" Red Cross messages are a means of re-establishing contact between the child and the family, " she explains. " This renewed contact is important to re-establish the connections and trust required to obtain the agreement on both sides before a family reunification can take place. "

" Red Cross messages are frequently the first contact between the child and the family after many years. The y often include photos and when the messages are delivered it can be a very emotional experience, " she says.



"I was losing my childhood and wasting my life" 
  ©ICRC/B. Barrett    
  Ramazani (fictive name) relates his experiences and his hopes after 10 years as a child soldier.    

The tall 17-year-old sits in the main hall of the BVES centre for former child soldiers in Bukavu. For the interview, he has chosen the name of Ramazani to protect his real identity.

" At first I thought it was a good life – as long as I was armed, nothing could hurt me. But much later I realized I had no future, I was wasting my life. "  

 A soldier from the age of seven  

" I joined an armed group at the age of seven, " he explains, " With the security situation in North Kivu at the time, and all the abuses, rapes and looting, I joined to protect myself and my family. I didn't have time to discuss it with my family but I thought they would be proud that I was protecting them. " During the next ten years he was used often as a scout, but he says he took part in all activities including robbery and often acted as a bodyguard for senior commanders.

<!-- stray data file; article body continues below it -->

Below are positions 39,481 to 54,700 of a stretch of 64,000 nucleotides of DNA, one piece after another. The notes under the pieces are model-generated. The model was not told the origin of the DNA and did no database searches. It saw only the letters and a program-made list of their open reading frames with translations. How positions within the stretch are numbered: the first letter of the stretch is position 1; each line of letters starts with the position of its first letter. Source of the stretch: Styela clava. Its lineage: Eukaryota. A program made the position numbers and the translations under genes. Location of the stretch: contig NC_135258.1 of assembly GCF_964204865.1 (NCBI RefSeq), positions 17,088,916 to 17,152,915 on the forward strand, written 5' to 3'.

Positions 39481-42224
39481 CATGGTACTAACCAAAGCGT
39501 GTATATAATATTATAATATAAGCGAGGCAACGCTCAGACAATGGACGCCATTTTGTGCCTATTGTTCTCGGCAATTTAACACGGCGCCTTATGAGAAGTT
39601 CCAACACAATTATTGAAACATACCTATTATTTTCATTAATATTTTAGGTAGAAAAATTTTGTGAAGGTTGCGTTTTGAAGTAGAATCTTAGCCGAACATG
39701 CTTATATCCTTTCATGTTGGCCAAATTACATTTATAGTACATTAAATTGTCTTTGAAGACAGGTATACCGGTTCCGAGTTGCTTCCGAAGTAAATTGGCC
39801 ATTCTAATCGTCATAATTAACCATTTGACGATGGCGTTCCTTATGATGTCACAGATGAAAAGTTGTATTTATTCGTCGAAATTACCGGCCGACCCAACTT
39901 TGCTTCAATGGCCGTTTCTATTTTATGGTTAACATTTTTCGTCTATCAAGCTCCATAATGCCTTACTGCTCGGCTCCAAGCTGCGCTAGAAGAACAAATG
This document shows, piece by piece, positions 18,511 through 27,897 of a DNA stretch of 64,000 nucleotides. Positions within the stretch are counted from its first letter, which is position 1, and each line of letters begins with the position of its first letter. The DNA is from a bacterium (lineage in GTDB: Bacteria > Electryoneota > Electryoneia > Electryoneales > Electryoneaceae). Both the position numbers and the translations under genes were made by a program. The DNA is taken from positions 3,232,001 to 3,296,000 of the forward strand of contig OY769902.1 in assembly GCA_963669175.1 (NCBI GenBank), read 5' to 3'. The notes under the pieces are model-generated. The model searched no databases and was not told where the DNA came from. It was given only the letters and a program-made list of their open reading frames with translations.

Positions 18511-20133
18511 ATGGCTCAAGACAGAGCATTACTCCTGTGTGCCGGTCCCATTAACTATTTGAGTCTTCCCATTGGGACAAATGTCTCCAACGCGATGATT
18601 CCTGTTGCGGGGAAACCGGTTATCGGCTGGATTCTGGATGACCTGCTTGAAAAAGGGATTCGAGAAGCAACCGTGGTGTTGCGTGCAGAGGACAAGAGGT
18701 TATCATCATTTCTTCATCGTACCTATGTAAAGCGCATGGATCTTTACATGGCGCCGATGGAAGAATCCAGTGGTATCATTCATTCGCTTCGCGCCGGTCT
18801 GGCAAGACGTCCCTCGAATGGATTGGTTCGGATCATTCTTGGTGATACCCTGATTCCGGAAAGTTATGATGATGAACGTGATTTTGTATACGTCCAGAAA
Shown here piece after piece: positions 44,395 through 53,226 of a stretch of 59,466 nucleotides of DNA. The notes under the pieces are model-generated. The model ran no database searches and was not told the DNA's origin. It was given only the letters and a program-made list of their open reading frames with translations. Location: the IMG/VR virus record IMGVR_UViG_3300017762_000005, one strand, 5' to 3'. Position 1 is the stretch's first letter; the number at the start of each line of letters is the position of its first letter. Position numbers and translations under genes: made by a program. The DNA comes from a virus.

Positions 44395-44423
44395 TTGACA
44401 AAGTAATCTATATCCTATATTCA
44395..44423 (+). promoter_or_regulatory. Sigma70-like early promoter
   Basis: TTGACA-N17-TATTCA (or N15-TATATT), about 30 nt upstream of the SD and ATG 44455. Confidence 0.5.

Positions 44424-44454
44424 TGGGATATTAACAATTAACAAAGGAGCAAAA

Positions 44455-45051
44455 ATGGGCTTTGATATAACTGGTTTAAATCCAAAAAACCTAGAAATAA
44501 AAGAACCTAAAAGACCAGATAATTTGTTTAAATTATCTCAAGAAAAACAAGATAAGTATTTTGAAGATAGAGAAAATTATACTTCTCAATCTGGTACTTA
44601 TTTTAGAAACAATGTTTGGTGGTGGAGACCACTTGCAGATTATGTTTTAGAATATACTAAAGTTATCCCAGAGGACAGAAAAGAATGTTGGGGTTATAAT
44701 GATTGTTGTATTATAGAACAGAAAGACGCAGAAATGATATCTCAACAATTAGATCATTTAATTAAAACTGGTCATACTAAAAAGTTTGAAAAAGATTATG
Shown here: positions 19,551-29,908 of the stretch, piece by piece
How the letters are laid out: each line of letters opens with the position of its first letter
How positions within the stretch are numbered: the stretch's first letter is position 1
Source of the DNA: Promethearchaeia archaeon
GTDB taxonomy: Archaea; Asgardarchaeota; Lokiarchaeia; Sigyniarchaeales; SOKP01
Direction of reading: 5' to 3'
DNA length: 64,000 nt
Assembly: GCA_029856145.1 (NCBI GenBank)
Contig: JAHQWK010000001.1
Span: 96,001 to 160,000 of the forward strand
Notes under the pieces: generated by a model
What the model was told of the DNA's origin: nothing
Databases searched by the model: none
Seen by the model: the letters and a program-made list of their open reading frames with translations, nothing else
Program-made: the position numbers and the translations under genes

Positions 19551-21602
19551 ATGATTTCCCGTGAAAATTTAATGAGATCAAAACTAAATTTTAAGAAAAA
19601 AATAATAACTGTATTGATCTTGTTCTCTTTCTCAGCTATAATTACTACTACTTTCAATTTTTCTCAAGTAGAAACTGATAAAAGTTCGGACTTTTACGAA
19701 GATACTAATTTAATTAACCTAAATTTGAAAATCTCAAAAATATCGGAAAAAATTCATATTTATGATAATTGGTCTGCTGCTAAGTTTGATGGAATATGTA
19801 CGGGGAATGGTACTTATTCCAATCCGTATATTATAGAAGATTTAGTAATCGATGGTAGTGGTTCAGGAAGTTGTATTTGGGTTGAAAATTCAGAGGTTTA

" One day I realized others my age had ambitions and plans for their life. I was in the army, but had nothing. I was losing my childhood. " Shortly afterwards, he fled the armed group and turned himself over to the United Nations Mission in Congo which referred him to the BVES centre. When he first went to the United Nations centre, he did not contact his family, for fear the armed group would find him again.

Since then the ICRC has found his family and they have been exchanging Red Cross Messages. He says he is not worried about acceptance. " The Red Cross messages have been very important in regaining contact with my family and the community accepts that we worked to protect them. "

 Red Cross messages double-edged  

But he adds the Red Cross messages have been double-edged. His parents thought he was dead and there has been the joy of learning they are all alive. However, he has also learned his parents are now displaced by the fighting in the area. " I worry about their living conditions as refugees in their own province. "

He says he knows that on a humanitarian level, all children are the same, but he also knows there are differences. " Other young people my age have more schooling. They have learned a trade or how to work the fields. I know how to use weapons. I have army experience but I have learned no other activity. I don't have an activity to contribute to the life of the community. "

Ramazani says he wants to become an automobile mechanic. But his home province of North Kivu is still the scene of ongoing fighting. " I know how to handle weapons, and with the insecurity I am not sure I will have the opportunity to become a mechanic. "